And when my seas become restless with waves of anxiety, fear, or grief, I believe that I have a friend in Jesus who calls me o’er the tumult.

 

Joy here-

I grew up the daughter of a mother who downplayed her Judaism and a father who came from an Orthodox family of 5 children, with a mother and father speaking Yiddish in their home.  My mother, Muriel, was very Reformed, as was her brother, Morton. Uncle Morty, I was told recently almost missed his Bar-Mitzvah because he was playing stick ball!  (millennials can look that up if you are reading our blog!)  My father was  a first generation American and my mother a 3rd generation American.

I was raised Reform and attended Sunday School for seven long years, attempting to learn Hebrew for most of those years, but definitely knowing my holidays. I was confirmed at 13, not Bat-Mitzvahed (they really didn’t do that in those days for girls) I was very proud to be asked to go up to the bimah ( a raised platform in a synagogue with a reading desk from which to read the Torah, Haftarah)  My parents had been married at this Upper West Side synagogue and my grandparents had attended services there as well, so it was considered an honor to be asked.  I recited a special poem, which I had memorized. I was proud to be turning 13 as a young Jewish woman.

Fast forward and who do I end up falling in love with?  A De Santo, not a Goldstein or a Goldfarb, but an Italian, blue eyed blonde who was raised Catholic!   You fall in love with a person, not the person’s religion, so I married out of my faith.  My parents took it well, although my father certainly would have preferred me to marry a Jewish boy, preferably a doctor or a lawyer, of which my De Santo was neither.  Handsome, promising, and very smart, I hadn’t thought about anything else at 23 years of age.

When we had children, we decided you couldn’t leave it up to them to decide (many people of my generation who  married inter-faith thought they could). At the time. I was a High Holy Days worshipper, Rosh Hashanah and Yom Kippur. I said my prayers every night,  (the same ones my mother taught me when I was little- “Now I lay me down to sleep, I pray the Lord my soul to keep.  If I should die before I wake, I pray the Lord my soul to take) David attended church every Sunday so I balanced the decision in my head and went with bringing up the children Catholic. We celebrated all the Jewish holidays, but did have a Christmas tree and attended  mass on Christmas and Easter. I wanted to expose the children to both religions and have always felt as long as you believe in some higher being and can pray when you need to (or want to), that’s all that counts.

Today, one grown daughter is more aligned with Judaism, at least culturally, and the other considers herself a Catholic.

For me, I would describe myself as a Jewish girl from the Upper West side and proud of it!  I light Yarzheit candles, just as my mother did and her mother before her. I worship on the High Holy days, I fast on Yom Kippur, I observe Passover by abstaining from all leavened foods during the holiday, and I pray every night.  My religion is important to me. I feel a swell of emotion when I sit in a synagogue and hear the cantor chant.  It is a religion of tradition, beauty, ancient customs and belief in one G-D who is omnipresent and omnipotent.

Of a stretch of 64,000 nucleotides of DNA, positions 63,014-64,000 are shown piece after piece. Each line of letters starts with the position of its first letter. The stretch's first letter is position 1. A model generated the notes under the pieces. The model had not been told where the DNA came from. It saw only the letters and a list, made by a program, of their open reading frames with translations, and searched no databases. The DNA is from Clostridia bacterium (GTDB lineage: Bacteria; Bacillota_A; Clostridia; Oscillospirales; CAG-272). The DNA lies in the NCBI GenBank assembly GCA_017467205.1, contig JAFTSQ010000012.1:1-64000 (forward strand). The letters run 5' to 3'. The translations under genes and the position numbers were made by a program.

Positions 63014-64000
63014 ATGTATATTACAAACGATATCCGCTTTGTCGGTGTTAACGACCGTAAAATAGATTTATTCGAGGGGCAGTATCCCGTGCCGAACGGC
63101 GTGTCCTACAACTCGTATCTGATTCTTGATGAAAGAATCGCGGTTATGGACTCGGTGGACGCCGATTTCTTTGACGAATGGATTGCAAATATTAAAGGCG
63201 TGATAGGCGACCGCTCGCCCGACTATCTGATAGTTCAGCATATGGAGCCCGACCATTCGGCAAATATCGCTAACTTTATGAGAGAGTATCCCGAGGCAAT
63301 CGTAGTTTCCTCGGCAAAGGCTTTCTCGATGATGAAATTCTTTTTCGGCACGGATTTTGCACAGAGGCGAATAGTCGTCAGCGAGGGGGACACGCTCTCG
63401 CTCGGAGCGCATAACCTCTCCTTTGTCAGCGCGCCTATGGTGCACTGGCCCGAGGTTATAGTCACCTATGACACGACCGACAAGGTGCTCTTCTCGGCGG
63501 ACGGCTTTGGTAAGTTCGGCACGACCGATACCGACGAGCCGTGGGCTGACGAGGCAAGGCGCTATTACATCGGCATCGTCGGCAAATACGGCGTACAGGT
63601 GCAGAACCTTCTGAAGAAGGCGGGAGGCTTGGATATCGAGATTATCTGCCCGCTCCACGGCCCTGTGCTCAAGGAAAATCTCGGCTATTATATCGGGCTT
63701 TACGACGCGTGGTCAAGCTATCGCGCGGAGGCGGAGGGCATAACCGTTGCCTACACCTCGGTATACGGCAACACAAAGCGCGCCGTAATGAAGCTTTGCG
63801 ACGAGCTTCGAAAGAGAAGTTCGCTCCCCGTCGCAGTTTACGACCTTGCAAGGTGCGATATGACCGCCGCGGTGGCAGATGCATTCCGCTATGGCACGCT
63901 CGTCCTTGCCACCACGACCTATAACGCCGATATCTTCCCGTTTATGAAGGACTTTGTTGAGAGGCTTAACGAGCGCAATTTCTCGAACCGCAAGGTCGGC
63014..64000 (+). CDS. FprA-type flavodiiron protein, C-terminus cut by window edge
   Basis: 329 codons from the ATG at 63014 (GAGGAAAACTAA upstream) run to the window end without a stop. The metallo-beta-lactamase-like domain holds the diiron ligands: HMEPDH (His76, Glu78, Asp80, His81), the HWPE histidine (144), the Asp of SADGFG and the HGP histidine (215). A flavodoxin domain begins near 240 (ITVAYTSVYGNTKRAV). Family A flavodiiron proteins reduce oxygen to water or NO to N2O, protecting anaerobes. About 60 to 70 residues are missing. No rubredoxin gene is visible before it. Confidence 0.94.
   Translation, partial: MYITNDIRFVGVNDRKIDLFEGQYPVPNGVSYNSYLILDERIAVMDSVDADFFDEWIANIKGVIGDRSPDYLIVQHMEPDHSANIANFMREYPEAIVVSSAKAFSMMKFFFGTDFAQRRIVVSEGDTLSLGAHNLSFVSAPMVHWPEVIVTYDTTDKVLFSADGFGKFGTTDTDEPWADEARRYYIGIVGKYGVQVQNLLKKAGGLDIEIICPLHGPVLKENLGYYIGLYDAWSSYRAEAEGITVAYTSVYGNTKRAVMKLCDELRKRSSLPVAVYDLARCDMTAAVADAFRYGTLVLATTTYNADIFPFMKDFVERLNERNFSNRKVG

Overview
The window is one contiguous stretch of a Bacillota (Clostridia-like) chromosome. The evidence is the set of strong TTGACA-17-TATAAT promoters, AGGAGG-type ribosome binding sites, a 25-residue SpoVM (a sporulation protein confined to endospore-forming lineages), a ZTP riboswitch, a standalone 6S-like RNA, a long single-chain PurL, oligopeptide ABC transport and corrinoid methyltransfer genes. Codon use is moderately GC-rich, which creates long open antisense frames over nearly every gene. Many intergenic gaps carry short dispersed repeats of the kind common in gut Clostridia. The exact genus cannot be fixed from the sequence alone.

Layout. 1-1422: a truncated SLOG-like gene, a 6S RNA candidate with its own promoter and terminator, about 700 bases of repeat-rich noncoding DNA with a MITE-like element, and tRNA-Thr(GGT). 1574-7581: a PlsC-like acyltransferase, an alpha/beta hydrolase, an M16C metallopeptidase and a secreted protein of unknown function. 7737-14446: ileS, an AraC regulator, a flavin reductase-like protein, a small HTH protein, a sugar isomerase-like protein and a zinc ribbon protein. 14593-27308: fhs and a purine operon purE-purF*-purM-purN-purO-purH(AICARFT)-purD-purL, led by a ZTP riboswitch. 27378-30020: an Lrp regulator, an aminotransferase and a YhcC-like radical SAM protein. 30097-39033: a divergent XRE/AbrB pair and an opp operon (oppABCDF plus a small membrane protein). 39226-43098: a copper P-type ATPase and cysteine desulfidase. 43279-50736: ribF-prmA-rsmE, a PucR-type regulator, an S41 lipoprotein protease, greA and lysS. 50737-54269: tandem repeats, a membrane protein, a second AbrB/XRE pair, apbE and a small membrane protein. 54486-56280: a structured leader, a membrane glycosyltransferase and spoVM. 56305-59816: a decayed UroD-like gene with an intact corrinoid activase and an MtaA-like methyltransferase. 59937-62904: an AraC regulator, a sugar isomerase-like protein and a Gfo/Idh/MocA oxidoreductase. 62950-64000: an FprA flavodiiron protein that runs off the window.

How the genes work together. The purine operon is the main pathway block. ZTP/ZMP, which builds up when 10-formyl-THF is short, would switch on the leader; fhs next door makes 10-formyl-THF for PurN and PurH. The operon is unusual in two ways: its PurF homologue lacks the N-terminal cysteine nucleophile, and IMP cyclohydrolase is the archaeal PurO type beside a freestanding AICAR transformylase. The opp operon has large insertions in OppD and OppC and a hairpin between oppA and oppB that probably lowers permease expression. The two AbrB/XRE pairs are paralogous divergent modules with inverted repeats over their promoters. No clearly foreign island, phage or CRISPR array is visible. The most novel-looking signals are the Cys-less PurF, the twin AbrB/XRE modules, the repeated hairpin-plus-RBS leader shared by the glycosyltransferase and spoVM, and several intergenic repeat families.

I will pass down a very special white bible “The Holy Scriptures” given to me the day I was confirmed in 1968,  one year after the Six-Day War, also known as the Arab- Israeli War. I hope my daughters will carry it on their wedding day and will feel the depth of emotion that I do when I see it and hold it.

Today’s Takeaway…

Barclay and I share a deep commitment to our religions.  Though they are different, we both believe strongly and know that we are always in G-d’s hands.

It gives us both comfort to know that.

Thank you all for reading our musings, writings, perspectives, and very personal stories.

As always, enjoy the ride.

xox Barclay and Joy

 

 

 

 

 

 

Joy Gets Her Groove Back!

Joy here–

 

So, it’s taken me 2 1/2 years to find my stride, to get my groove back. Retirement has not been an easy transition for me, but I think I have finally figured out what I need as a person in this _____ decade of life. (This is left blank on purpose for those who don’t know my exact age and never will!! I still have to keep that secret because I am quirky about age, as many of my friends know!)

I am a worker bee (as my good friend CC says, as is she.) While some can’t wait to kick back and relax, apparently I need to work in a job capacity.   While some want to try new things, take the time to explore and experiment that they never had time for while raising a family, working, juggling everyday life – I need a 9 to 5 structure.

So, I set out to find post-retirement work.

At first, I thought it was about seeing if I could still get a job. Who would want me? What was my skill set? Old ad sales people are not in high demand!! Then, I thought, what do I really need to be happy? An atmosphere where there is a buzz, a vibe, people coming and going. Chat. Interaction.

My husband does not need any of these things and kept saying to me, “find a hobby, take an online course, read.”  But I’m not a solitary person. I love to read, but I can’t sit there all day and do that. I have read more wonderful novels in the last 2 years than in the previous 5! That’s all well and good, but I need more. No matter what other people tell you, even your spouse, who knows me pretty well after almost 42 years of marriage, you know you best!

I need affirmation, confirmation, to be valued for what I can still bring to the table — an upbeat outgoing personality who wants to engage. People fascinate me, they interest me, I enjoy the banter that comes in a social setting, a working atmosphere.

So, this summer I found work!  (A full employment economy helped  Employers of menial type jobs are so in need of people who can at least add, subtract, and multiply, as well as speak in full sentences!))